I’ve read a couple of interesting perspectives on the Pussy Riot protest, one from a pundit in Great Britain and the other from an Orthodox Christian in Moscow. You can read both here and here. Certainly there is a lot more going on than we in the West understand. Nevertheless, the whole matter has caused me to reflect on the role of faith in politics.
I find it interesting that from both the political left and the political right there are occasional cries that the Church or Christians generally take a clear political stand. This is particularly true as each political perspective sees their view “clearly” in line with the teaching of the Bible or the Church or the Fathers. (I always get nervous whenever anyone of any stripe says that something is “clearly” the teaching of Christ or the Bible or the Church.) As far as I can figure out, the Bible seems to clearly teach that we see through a glass darkly.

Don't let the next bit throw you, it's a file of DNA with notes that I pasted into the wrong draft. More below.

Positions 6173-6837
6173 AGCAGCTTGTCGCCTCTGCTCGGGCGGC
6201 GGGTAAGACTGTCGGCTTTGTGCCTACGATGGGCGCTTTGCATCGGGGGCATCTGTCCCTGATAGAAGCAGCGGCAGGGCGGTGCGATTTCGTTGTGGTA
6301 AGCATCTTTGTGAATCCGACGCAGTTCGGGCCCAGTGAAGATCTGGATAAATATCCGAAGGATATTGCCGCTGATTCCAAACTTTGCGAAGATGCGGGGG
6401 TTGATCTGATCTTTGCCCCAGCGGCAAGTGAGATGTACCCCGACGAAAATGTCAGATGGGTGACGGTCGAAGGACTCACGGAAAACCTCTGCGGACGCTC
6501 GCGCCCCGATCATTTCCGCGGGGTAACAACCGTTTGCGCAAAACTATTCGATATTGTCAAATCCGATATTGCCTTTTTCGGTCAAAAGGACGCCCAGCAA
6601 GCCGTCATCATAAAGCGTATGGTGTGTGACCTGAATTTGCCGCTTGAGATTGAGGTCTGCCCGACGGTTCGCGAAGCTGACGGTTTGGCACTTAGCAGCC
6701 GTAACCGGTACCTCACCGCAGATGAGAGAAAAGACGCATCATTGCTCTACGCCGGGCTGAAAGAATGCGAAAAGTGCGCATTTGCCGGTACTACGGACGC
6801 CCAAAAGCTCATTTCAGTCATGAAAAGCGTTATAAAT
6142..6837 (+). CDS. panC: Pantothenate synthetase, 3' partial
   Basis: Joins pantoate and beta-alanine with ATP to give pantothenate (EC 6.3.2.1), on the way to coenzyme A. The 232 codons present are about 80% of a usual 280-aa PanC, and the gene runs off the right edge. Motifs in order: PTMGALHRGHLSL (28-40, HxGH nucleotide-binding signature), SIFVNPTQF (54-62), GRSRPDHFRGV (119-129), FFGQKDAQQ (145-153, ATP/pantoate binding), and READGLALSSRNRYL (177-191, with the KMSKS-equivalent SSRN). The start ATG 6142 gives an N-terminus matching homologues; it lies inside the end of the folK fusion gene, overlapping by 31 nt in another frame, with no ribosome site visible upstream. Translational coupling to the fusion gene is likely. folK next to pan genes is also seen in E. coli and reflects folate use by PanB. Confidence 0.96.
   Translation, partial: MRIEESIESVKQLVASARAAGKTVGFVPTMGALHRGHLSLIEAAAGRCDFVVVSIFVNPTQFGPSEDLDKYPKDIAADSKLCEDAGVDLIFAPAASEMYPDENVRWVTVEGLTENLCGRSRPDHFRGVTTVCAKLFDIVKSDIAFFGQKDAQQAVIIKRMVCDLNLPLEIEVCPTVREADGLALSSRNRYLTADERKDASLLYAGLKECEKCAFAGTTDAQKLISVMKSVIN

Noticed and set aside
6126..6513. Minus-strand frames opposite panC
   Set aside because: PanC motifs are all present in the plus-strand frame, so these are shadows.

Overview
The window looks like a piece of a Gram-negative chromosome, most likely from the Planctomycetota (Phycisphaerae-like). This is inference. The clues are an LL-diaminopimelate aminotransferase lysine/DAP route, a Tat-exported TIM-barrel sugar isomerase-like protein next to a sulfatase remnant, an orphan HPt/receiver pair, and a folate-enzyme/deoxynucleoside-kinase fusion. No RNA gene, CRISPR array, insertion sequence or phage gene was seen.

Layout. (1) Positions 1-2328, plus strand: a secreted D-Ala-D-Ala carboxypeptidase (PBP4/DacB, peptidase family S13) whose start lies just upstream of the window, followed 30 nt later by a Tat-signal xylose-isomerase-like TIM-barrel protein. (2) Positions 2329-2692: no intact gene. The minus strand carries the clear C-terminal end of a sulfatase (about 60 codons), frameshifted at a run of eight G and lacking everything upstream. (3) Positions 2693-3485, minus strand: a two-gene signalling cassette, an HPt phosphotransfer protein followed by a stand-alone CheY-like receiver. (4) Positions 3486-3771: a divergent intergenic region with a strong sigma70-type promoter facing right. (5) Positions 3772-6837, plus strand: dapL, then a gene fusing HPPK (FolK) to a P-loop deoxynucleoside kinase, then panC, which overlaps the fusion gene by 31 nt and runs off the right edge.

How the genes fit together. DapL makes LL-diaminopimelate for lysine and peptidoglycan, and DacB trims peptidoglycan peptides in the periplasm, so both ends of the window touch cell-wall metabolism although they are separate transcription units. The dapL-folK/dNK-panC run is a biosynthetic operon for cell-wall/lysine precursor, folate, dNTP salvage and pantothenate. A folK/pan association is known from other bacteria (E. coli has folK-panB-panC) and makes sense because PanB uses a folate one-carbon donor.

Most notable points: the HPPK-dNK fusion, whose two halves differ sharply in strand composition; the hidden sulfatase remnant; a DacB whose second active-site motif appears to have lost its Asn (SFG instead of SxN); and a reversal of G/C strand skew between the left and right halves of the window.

Ideally, the Church can function as a kind of conscience to the state; however, this doesn’t seem to happen very often. In fact, what often happens is that people in the Church are as divided and politically motivated by their own interests as the general population is.
I would like to say that monasticism is a refuge from politics, but this is not the case. Historically and even today, monks lead the charge in political causes on the left and on the right–not so much in the West, but certainly in largely Orthodox countries.
Truly, I do not know how to render unto Caesar the things that are Caesar’s.
I have, however, made a kind of covenant with myself. My covenant is that I may be active politically only so long as I am at peace. I cannot promote peace (either from the right or the left) if I am not at peace. When I lose peace, then it is time for me to pull back and find it again. I agree with Gandhi here: I must be the change. (I am not a complete fan of everything Gandhi said, but I have come to appreciate him more and more in recent years.)
I believe it is possible for a Christian and for the Church to be politically active. There are many excellent examples in history of Church leaders and lay people righteously influencing government. However, that has not been the norm. What is happening in Moscow today is more like the norm.
May God help us to be the Light before we try to shine the light.